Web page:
Easy-to-do mini habits help us achieve our goals – easier and faster

Mini habits create the path to our goals – no matter how big those goals are.

If we want to achieve long-term goals, we should not focus on the goal itself but on the behaviours that will get us to the goal.

We design an easy path to the goal by choosing suitable behaviours and changing them into habits.

The behaviours that we want to develop into habits should be behaviours that we want to do – because we have positive thoughts and feelings about them:

    • They don’t make us feel cautious, anxious, or threatened – because we don’t expect them to be risky or dangerous.
    • They make us feel motivated and excited – because we trust they will be easy to do, even enjoyable, not at all painful or hard and difficult.
    • They don’t make us feel overwhelmed or exhausted – because we know they will not cost us much energy and effort.

Because of our deliberately positive thoughts and feelings, we are willing and able to do new behaviours repeatedly, until we have achieved the goal.

To check whether the chosen action is tiny and enjoyable enough, we can ask ourselves if we can believe and say with confidence:

‘Of course, I can do that. I could even do that for the rest of my life. It’s so easy!’

So we start by choosing suitable easy-to-do mini behaviours, and while we are doing them repeatedly, we create mini habits. Mini habits that are mini/small in the beginning, yes, but then, little by little, will develop into bigger behaviours and actions, getting us closer and closer to our goals.


If our goal is to run a marathon, we step-by-step build up behaviour habits that support the process of getting closer to that goal.

We, for example, first build up the tiny habit of walking 5 minutes each morning.

As soon as that has become a strong habit, we are ready to expand the habit by, for example, starting to run 10 minutes each morning.

After a while, we build on that and practice the habit of running 25 minutes each day.

Etc. Etc.

This is how we, mini step after mini step, mini success after mini success, finally achieve our goal: We run a marathon.

Easy-to-do mini habits – the foundation of our habit-creation success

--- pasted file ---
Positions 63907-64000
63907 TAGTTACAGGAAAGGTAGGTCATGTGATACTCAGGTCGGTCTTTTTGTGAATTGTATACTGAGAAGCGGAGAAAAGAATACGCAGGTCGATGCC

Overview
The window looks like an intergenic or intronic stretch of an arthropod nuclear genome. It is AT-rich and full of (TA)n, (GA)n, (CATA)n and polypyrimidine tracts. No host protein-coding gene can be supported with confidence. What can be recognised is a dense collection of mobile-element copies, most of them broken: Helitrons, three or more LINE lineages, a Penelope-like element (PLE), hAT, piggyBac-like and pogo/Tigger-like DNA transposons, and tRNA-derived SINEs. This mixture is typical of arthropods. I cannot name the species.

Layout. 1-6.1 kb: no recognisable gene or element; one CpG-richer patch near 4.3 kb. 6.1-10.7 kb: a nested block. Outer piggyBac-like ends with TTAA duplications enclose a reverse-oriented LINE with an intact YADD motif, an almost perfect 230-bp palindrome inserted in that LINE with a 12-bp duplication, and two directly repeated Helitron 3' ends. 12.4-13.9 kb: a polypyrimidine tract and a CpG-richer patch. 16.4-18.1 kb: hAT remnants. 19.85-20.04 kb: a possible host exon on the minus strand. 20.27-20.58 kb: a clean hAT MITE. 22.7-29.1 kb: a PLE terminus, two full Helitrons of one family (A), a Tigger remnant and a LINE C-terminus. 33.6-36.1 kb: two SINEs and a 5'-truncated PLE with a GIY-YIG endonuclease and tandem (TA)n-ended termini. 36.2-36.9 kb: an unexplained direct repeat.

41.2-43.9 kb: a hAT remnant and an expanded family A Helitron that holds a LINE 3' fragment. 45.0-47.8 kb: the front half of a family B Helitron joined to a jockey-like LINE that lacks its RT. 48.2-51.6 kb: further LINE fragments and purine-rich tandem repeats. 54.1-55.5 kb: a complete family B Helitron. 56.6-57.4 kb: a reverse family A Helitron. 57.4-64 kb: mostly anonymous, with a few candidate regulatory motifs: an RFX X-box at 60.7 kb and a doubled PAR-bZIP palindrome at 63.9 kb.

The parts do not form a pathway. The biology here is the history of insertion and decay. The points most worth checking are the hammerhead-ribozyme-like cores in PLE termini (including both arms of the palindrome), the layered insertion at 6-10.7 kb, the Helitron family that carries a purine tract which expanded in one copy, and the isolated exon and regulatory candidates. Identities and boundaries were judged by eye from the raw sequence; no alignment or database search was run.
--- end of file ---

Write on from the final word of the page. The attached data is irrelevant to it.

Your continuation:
The power of mini habits

Mini habits are much smaller versions of a new behaviour habit that we want to develop.

For example:

If we want to create the habit of running 60 minutes each day, a mini habit could be to walk each day for 10 minutes, or even just 5 minutes.

Mini habits have so many benefits:

Mini behaviours and mini habits help us avoid procrastination.

Procrastination is a short-term mood repair; we procrastinate to manage our emotions. That’s why getting started is often so challenging.

If we, for example, feel anxious about something we need to do and decide to put it off until tomorrow, our anxiety disappears, and we feel relief.

The positive feeling of relief is a reward for the procrastination behaviour – and the more a behaviour is rewarded, the more the survival manager likes it, and the more likely we are to repeat it. We kind of train ourselves to procrastinate.

That’s why it is so important to break down goals, projects, or new habits into small, easily doable pieces.

If we can expect and experience success from the beginning, we no longer feel anxious and hesitant to get started.

Now we get rewarded by our successes and no longer need ‘reward from failure’ (the relief after the postponing).

Mini behaviours and mini habits get us well prepared for more difficult behaviours.

If we practice small and easy-to-do behaviours, we create easy, fast, and constant successes that we can directly celebrate and feel positive about.

And success leads to success.

If we feel successful at something, even if it’s something small, our confidence increases, and we feel motivated to do it again, and to perform related behaviours.